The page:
The Thanksgiving Visitor

Front Cover
Knopf, 1996 - Juvenile Fiction - 40 pages
20 Reviews
Illustrated in full color. Another masterpiece by the great American writer
Truman Capote is brought to an audience of all ages. Buddy and his closest
friend, his eccentric, elderly cousin, Miss Sook - the memorable characters
from Capote's A Christmas Memory --love preparing their old country house
for Thanksgiving. But there's trouble in the air. Odd Henderson, a scrawny,
freckled, red-headed bully makes Buddy the target of his relentless torment.
But Miss Sook only counsels patience and understanding, He can't help acting
ugly; he doesn't know any different, she says. Filled with emotions that are
universal to both young readers and adults, this poignant story brings to life
what we all should cherish and be thankful for--the gifts of friendship and
love. Enchanting illustrations by Beth Peck make The Thanksgiving
Visitor a perfect companion for the holiday bookshelf.

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Review: The Thanksgiving Visitor

User Review  - Henry Martin - Goodreads

When I found this in the "children" section at a local library, I was not expecting much more than a read-aloud Thanksgiving story. What I got instead was a fine piece of literature. Right off the ... Read full review

Review: The Thanksgiving Visitor

User Review  - Marither - Goodreads

Read this book club in November. I liked the book but wasn't in love with it. Our group discussion however was fantastic. I always love reading a book that I would not normally choose and find that I ... Read full review

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About the author (1996)

Truman Capote, 1924 - 1984 Novelist and playwright Truman Streckfus Person was born in 1924 in New Orleans to a salesman and a 16-year-old beauty queen. His parents divorced when he was four years old and was then raised by relatives for a few years in Monroeville. His mother was remarried to a successful businessman, moved to New York, and Truman adopted his stepfather's surname. He attended Greenwich High School and never went to college. When he was 17, Capote's formal education ended when he was employed at The New Yorker magazine. He belived he did not need to go to college to be a writer, since he was writing seriously since age 11. Capote's first novel was "Other Voices, Other Rooms" (1948), which told the story of a boy growing up in the Deep South. "The Grass Harp" (1951) is about a young boy and his elderly cousin discovering that some compromise is necessary for people to live together in a community and was adapted to screen in 1996. The play "The House of Flowers" (1954) is a musical set in a West Indies bordello. Capote then wrote, "Breakfast at Tiffanys" (1958), which tells the story of how Holly Golightly goes to New York seeking happiness. Capote became preoccupied with journalism and, sparked by the murder of a wealthy family in Holcomb, Kansas, began interviewing the locals to recreate the lives of the murderers and their victims. The research and writing for this novel, "In Cold Blood" (1966), took six years for him to complete. Other works of Capote's include the classic "A Christmas Memory" (1966), which is an autobiographical account of a seven-year-old boy, his cousin, and an eccentric old lady, "Music for Chameleons" (1981), which is a collection of short pieces, interviews, stories and conversations that were published in several magazines, and "One Christmas" (1982). On August 26, 1984 in Los Angeles, Truman Capote died of liver disease complicated by phlebitis and multiple drug intoxication. Published after his death were "Conversations With Capote" (1985) and "Answered Prayers: The Untitled Novel" (1986).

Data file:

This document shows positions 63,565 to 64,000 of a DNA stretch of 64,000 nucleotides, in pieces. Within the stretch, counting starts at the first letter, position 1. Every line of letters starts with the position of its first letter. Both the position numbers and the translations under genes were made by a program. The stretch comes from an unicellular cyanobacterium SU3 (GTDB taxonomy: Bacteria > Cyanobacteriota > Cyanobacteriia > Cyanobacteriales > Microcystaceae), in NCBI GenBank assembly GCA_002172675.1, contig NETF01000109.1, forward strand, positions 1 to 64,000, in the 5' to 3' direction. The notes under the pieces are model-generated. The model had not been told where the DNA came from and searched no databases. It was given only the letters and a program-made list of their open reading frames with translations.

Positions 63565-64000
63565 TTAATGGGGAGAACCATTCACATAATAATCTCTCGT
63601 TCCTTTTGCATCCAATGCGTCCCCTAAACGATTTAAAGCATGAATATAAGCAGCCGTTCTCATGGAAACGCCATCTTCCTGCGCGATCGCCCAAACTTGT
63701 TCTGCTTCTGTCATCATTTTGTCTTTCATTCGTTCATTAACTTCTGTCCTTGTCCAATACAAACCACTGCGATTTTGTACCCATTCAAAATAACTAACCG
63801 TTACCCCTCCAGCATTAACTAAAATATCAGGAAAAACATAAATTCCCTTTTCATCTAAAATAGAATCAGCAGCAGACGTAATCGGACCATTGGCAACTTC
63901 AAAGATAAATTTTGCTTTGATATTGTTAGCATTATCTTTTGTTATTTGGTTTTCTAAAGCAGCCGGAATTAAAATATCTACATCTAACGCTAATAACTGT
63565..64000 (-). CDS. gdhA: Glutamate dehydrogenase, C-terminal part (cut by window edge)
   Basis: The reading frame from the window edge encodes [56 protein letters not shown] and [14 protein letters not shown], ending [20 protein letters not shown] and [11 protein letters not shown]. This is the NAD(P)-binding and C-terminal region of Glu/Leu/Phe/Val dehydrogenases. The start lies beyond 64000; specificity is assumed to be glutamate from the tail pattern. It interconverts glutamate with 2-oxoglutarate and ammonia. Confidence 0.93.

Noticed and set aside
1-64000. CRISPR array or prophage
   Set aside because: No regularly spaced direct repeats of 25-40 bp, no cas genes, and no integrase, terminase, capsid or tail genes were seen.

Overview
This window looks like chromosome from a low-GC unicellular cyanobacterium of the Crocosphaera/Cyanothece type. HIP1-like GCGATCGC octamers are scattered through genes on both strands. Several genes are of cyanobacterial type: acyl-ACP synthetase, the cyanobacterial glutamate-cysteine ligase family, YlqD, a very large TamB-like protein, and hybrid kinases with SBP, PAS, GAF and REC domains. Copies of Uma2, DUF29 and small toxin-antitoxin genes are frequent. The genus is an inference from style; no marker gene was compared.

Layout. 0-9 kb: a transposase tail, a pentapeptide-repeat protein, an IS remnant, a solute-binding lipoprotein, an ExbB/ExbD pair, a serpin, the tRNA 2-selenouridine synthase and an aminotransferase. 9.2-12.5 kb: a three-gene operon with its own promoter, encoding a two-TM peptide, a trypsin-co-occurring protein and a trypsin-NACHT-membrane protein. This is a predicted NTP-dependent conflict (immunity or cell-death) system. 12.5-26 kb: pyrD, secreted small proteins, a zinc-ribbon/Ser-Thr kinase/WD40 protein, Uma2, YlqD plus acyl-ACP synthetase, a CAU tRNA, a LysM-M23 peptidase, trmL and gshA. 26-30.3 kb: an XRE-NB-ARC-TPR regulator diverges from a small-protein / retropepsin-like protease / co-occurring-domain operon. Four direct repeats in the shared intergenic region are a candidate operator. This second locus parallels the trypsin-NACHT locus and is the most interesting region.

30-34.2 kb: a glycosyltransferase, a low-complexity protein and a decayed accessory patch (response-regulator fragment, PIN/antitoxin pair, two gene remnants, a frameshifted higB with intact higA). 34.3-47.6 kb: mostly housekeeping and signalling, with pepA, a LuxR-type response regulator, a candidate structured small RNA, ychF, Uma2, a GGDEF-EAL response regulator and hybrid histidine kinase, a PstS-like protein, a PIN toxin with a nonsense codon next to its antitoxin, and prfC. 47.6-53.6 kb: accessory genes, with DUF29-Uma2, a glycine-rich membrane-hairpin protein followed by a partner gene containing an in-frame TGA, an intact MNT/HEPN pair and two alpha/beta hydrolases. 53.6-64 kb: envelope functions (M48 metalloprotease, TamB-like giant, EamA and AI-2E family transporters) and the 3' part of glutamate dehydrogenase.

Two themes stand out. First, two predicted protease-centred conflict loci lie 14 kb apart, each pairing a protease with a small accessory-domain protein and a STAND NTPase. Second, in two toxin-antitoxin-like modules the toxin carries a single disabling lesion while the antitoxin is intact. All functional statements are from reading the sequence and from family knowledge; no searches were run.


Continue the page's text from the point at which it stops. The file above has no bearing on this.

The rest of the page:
Bonnie Pryor's many notable picture books include The Porcupine Mouse, winner of the Irma Simonton Black Award. She lives in Gambier, Ohio.

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